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Comment: We need to change the way we do chemical research

by Matthew A. Fisher, chair, ACS Committee on Science
September 29, 2023 | A version of this story appeared in Volume 101, Issue 32


Matthew A. Fisher
Credit: Courtesy of Matthew A. Fisher
Matthew A. Fisher

A quarter of the US gross domestic product comes from sectors reliant on the US chemical economy, according to the recent National Academies of Sciences, Engineering, and Medicine report The Importance of Chemical Research to the U.S. Economy. In addition, chemical patents represent 14% of all corporate patents between 2000 and 2020, but they account for 23% of the value of these patents in the same period. The report notes, “For centuries, chemistry has played a central role in producing a body of scientific knowledge leading to products, processes, and technologies that have transformed health, energy, food and water production, and many other critical components of human well-being.” But the report also highlights some not-so-​glorious observations of the field. Specifically, it recommends changing the way chemical research is carried out in the US to address challenges facing the sector and to maintain a high standing in the international landscape.

Many of these recommended changes are linked to the need to reduce the chemistry enterprise’s environmental footprint. We must find ways to do chemistry that continue to improve humanity’s quality of life while mitigating negative impacts on the environment. An important part of this process will be transitioning from a linear material economy, in which the final outcome for materials is disposal, to a circular material economy, in which we convert goods at the end of their lives into resources for other uses. Working more sustainably will require the chemistry enterprise to adopt a much wider use of strategies from green chemistry, including designing for energy and material efficiency and finding new catalysts for chemical reactions.

Together, we can work toward moving the chemistry enterprise forward so that it can have the greatest impact on people’s lives both in the US and worldwide.

Another challenge highlighted in the report is the need to learn how to manage extremely large chemical datasets so that they are easy to use and share with others. Making chemical data accessible to other researchers overwhelmingly benefits the advancement of science. We also need to develop approaches for sharing negative results in the same way that the outcomes of successful experiments are shared, so that others can build on those results. In addition, technological advances must continue apace to provide the measurement, automation, computation, and catalysis tools needed to solve real-world problems, such as those outlined in the United Nations sustainable development goals.

Chemistry curricula should be adapted to ensure that we train a diverse workforce to be our next generation of chemical researchers—a necessity if we are to meet the future needs of the chemistry enterprise. And we must secure sufficient funding to achieve all the above. Some other countries, including China, have seen larger investments in their chemistry enterprise in recent years and, as a result, have achieved more rapid advances in chemical research than the US.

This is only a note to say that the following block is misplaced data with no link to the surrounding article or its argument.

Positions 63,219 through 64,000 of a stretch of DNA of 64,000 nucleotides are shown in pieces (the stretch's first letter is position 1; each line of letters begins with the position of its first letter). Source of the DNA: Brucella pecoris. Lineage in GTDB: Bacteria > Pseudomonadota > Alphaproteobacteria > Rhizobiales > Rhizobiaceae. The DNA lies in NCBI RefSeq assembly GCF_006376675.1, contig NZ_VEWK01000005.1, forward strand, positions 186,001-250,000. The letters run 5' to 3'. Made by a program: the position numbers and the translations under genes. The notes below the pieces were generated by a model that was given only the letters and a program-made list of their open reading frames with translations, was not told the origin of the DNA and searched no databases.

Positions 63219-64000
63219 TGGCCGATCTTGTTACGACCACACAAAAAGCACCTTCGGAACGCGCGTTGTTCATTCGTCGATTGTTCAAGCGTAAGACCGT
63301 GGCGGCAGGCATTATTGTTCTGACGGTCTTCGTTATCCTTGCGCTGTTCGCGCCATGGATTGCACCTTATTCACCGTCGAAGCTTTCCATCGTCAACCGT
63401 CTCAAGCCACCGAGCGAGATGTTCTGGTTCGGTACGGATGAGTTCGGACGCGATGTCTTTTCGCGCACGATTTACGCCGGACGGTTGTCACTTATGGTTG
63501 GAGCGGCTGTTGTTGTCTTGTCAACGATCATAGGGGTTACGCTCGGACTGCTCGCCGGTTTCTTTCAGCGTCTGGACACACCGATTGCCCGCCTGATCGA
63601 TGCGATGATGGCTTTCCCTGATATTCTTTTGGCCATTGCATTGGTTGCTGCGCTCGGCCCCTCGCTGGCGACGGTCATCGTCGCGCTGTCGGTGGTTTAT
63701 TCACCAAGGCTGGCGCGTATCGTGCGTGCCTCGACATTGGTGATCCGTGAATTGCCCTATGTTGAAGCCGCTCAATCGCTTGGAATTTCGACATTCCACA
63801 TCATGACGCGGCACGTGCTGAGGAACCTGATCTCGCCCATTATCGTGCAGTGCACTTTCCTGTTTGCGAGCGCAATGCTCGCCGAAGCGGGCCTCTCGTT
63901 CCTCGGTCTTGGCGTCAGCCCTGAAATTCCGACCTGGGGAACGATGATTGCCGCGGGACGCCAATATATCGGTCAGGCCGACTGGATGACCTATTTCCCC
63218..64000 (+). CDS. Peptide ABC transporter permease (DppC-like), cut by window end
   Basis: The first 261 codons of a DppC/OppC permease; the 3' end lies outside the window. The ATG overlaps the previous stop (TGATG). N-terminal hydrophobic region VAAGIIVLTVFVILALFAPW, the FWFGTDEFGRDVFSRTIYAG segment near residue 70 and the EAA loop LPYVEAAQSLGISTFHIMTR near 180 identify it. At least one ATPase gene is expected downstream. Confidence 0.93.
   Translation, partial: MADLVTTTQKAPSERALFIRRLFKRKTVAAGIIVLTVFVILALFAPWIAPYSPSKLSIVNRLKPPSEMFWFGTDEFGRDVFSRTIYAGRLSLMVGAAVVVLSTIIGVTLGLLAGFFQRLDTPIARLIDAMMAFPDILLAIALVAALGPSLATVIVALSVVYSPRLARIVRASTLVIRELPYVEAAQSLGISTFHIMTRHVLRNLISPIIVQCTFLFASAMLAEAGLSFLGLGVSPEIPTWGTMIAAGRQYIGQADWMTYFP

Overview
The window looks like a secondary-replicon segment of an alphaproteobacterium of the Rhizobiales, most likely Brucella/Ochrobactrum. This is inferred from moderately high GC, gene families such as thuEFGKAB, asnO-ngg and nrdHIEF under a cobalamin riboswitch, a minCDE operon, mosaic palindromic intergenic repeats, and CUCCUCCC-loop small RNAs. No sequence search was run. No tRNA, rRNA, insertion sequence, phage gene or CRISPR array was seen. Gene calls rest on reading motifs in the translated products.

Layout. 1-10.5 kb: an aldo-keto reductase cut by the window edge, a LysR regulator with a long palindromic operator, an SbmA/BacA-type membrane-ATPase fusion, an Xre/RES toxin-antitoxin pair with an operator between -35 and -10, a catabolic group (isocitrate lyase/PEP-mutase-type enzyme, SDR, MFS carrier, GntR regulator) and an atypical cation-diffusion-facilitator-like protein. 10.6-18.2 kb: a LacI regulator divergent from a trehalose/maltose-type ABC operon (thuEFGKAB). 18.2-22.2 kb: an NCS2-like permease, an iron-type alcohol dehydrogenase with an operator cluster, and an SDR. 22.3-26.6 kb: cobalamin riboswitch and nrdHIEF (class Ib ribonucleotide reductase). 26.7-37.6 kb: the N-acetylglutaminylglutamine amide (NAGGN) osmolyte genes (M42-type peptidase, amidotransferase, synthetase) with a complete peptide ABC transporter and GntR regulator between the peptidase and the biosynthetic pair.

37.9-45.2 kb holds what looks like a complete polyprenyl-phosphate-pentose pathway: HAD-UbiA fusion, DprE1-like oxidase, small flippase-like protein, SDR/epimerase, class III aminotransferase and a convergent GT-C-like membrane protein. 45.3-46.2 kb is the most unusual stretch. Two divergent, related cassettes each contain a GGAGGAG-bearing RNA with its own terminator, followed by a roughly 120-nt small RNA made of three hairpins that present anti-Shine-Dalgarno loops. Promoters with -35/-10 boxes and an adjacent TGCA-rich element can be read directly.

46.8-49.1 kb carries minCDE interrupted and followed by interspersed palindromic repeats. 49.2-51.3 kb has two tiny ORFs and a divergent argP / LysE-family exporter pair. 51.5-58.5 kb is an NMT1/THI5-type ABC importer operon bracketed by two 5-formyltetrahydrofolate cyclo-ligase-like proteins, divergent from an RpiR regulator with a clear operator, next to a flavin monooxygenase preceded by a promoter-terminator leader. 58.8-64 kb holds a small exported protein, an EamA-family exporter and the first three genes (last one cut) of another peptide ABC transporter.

The National Academies report contains recommendations for actions by academic, industrial, and government sectors of the chemistry enterprise. The National Academies won’t be providing guidance and follow-up to ensure the implementation of the report’s recommendations. That is not the role of the National Academies as laid out in their charters. Organizations like the American Chemical Society will need to work with a range of agencies (such as the National Science Foundation, the National Institute of Standards and Technology, and the US Department of Energy) as well as with private foundations to ensure that appropriate time, effort, and funds are put forward to make the report’s recommendations a reality.

The ACS Committee on Science discussed the National Academies report during its meeting at ACS Fall 2023 in San Francisco. One question we considered was what ACS could do to support, encourage, and motivate action on the report recommendations. Several of the current ACS strategic initiatives relate directly to these recommendations: the Campaign for a Sustainable Future, Fostering a Skilled Technical Workforce, and Accelerating Digital Research Data Products. Each of these initiatives targets an important aspect identified by the report as an area for improvement and change. Other ideas that came up in our discussion were taking new approaches to programming at ACS meetings to highlight the critical emerging areas identified in the report, finding fresh ways to encourage K–12 students to become part of the chemical workforce, and having ACS take a leadership role in the development of new ways to store, manage, and share data.

I encourage ACS members to read The Importance of Chemical Research to the U.S. Economy. Download the report for free at If you have an idea to contribute to the conversation, please contact us at Together, we can work toward moving the chemistry enterprise forward so that it can have the greatest impact on people’s lives both in the US and worldwide.

Views expressed are those of the author and not necessarily those of C&EN or ACS.



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